© Bloomberg. A collection of five, ten, twenty and fifty British pound banknotes stand in this arranged photograph in London, U.K., on Thursday, Oct. 13, 2016. The U.K. currency is getting harder to trade, and to predict, because the nation’s exit from the European Union has changed the rules of engagement. Photographer: Miles Willis/Bloomberg
(Bloomberg) — The British pound gained modestly after Parliament wrestled control of the Brexit process away from Prime Minister Theresa May, but the currency remained firmly ensconced within its recent range.
Sterling advanced as much as 0.2 percent to $1.3224 in Asia-Pacific trading Tuesday, before slipping back to around $1.3211 as of 7:50 a.m. in Tokyo.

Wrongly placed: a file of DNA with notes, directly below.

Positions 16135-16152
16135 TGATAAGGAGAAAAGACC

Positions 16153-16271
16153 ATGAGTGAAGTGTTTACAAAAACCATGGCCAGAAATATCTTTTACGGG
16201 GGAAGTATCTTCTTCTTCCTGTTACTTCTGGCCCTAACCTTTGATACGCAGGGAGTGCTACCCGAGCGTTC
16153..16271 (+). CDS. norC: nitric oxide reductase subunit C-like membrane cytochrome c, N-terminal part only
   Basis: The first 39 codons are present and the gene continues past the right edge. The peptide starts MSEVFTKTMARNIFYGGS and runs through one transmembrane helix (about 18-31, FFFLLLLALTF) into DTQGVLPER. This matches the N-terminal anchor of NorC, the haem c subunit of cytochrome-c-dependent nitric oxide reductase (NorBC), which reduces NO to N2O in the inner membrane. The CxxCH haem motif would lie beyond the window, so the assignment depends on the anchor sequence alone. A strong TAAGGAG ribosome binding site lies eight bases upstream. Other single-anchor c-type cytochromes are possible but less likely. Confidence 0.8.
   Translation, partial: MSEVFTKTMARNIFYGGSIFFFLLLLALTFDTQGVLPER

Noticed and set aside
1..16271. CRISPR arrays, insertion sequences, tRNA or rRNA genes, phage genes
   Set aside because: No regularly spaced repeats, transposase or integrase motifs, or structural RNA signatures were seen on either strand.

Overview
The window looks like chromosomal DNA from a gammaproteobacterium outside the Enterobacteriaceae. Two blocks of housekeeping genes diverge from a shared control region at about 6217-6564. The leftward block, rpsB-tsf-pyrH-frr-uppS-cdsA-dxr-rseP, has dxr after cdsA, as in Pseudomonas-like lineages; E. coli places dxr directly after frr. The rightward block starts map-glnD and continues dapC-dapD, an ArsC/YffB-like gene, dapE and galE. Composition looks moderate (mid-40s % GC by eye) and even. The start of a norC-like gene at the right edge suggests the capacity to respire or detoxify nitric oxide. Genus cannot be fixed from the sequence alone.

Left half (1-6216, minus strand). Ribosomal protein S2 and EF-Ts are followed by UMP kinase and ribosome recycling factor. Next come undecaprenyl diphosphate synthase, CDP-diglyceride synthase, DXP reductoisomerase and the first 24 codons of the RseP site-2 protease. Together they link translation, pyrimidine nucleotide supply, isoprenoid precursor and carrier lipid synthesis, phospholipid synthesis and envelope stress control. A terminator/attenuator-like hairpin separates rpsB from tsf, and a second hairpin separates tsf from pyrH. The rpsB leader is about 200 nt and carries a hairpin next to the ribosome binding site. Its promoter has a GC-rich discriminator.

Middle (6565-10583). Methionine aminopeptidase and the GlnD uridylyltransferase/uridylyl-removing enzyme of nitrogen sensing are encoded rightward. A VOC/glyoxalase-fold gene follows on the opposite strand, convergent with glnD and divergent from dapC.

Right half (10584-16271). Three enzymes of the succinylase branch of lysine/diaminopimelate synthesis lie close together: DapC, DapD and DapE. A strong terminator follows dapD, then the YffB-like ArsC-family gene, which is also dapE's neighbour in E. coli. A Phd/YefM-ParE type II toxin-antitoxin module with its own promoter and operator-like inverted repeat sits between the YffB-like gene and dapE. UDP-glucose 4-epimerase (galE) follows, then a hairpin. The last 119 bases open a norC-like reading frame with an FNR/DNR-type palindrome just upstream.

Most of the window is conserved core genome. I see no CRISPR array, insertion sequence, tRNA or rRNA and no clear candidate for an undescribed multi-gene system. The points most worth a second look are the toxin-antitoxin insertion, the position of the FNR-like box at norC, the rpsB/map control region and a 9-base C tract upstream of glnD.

The move came after the House of Commons voted 329 to 302 to strip power away from May over what happens next in the U.K.’s divorce from the European Union. That paves the way for members of Parliament to demand she pursues radical Plan B options, potentially including a second referendum, keeping the U.K. in the European Union’s customs union, or even canceling Brexit.
Janu Chan, a senior economist at St. George Bank in Sydney, said she doubted that the pound would push substantially higher in the short-term, because there’s a lot of uncertainty and it will be difficult to get majority support for one of the many possibilities.
The U.K. currency had climbed as high as $1.3246 on Monday and has swung within a range of $1.2949 to $1.3381 this month.
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